During the brief break, the good-looking man cornered me. We laughed about the exercise. In an atmosphere where everybody was endeavouring to be completely honest, both of us realised we had immediately set up a pattern of 'game-playing' when faced with a potential new relationship. A destructive behaviour trap I had fallen into in the past, time and time again. As the seminar progressed, my cynicism started to dissolve. Through days of role-playing, story-telling and amusing games, all the images and patterns we create in relationships with lovers, family and friends became apparent.

As people stood up to share, Mary Anne's sharp analysis had an uncanny knack of getting to the real root of the problem. To give an example, she would listen to a simple statement like: 'My partner doesn't compliment me' and ask careful questions until the speaker uncovered the real cause of their worry. In this case, insecurity stemmed from a childhood trauma.

As more people talked openly, you began to realise that certain emotions repeatedly emerged. Beliefs of inadequacy because everyone else had (or appeared to have) their life sorted out. Fears of being unlovable, and worries about what others thought of you. Discovering the human race shared these common weaknesses, the group grew together. By the time we had reached the hugging meditation exercise and the candlelit graduation ceremony, I was more centred than a compass.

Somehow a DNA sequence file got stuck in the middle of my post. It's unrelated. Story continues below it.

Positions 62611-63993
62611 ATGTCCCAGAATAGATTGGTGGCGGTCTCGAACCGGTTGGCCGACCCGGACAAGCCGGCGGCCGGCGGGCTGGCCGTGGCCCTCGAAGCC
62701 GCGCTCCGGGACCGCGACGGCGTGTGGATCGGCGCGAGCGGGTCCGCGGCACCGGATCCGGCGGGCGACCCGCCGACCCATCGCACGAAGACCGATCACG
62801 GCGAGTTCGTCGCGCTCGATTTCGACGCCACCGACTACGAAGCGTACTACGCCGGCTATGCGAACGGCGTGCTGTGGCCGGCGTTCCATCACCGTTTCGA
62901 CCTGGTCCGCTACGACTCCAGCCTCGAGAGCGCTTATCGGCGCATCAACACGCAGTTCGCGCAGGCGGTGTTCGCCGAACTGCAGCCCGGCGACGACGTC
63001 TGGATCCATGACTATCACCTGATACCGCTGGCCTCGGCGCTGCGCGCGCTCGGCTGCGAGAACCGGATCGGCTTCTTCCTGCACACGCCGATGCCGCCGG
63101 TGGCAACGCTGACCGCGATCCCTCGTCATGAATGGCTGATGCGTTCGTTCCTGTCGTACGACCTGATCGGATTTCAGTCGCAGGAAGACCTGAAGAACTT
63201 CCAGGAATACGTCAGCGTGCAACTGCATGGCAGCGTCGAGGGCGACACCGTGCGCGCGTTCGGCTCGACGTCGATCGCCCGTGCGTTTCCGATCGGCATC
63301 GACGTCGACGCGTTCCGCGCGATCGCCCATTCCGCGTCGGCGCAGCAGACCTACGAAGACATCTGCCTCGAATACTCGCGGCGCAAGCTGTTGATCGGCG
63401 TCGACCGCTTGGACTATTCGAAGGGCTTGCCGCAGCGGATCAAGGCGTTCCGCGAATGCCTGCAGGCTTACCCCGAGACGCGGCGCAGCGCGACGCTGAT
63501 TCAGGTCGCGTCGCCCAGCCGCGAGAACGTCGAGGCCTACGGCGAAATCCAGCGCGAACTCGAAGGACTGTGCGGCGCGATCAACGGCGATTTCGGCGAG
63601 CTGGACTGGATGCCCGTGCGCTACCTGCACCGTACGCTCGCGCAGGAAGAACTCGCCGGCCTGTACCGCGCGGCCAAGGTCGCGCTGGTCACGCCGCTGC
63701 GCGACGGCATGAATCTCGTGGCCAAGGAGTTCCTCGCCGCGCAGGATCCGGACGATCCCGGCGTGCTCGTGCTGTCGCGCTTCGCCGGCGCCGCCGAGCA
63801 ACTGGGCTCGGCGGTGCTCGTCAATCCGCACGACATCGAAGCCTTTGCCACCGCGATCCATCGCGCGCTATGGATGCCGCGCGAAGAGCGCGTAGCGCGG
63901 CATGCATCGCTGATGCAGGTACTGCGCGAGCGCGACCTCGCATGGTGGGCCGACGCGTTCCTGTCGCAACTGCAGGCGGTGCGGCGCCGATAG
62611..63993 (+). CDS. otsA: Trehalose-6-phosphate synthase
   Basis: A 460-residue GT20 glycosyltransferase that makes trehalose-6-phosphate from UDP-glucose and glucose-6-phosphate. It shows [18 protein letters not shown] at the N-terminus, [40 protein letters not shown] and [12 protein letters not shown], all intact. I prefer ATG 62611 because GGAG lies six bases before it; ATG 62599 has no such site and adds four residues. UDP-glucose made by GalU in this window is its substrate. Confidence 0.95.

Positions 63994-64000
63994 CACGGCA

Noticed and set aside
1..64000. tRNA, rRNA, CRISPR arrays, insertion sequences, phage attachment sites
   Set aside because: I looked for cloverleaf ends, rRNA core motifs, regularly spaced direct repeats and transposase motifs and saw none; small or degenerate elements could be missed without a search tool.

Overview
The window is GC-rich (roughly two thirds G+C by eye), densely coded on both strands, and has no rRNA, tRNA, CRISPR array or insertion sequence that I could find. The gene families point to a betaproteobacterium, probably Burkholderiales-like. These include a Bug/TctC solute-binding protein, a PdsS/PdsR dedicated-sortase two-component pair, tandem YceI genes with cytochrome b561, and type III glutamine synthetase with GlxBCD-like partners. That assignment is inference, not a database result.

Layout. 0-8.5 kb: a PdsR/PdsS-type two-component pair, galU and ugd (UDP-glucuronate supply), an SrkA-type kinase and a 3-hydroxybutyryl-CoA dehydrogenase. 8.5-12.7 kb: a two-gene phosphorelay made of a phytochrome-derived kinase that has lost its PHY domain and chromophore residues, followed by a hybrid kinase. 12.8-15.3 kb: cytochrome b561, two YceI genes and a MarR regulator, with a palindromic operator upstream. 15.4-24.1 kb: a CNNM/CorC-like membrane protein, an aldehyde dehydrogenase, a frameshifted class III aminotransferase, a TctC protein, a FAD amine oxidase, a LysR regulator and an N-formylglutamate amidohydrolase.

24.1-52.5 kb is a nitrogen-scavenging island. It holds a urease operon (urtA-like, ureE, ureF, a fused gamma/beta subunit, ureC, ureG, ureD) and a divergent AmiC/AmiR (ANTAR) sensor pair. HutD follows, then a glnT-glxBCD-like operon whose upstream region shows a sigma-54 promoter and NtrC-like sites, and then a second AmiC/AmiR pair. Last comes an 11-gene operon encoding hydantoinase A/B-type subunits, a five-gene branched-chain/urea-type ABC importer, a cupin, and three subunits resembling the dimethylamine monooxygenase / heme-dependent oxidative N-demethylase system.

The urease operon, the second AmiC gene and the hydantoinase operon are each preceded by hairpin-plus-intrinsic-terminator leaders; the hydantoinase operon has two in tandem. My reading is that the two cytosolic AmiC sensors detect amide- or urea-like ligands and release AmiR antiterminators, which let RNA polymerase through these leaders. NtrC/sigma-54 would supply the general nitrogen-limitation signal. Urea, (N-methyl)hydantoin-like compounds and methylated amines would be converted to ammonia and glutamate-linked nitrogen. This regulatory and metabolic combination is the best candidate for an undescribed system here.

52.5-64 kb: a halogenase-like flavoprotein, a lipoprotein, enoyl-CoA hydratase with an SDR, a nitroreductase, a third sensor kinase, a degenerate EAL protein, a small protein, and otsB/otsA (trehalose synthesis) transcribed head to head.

It is impossible to explain what changed me from a caustic critic to a contented convert, except to say that what I learnt of most value was to love myself. The love letter I received was an exercise written by me at the height of this belief, which was sealed and handed to the organisers. They deliberately posted it on two weeks later, and by chance, it arrived at a perfect moment.

I was just about to weaken and accept my ex-lover back on his terms - I didn't. Further armed with an ongoing visualisation technique to give me strength in moments of abandonment, I no longer dread rejection.

As the saying goes, fall in love with yourself, and you start a lifelong affair. Let's face it - you could do worse.

Insight: 071-706 2021/0325

(Photograph omitted)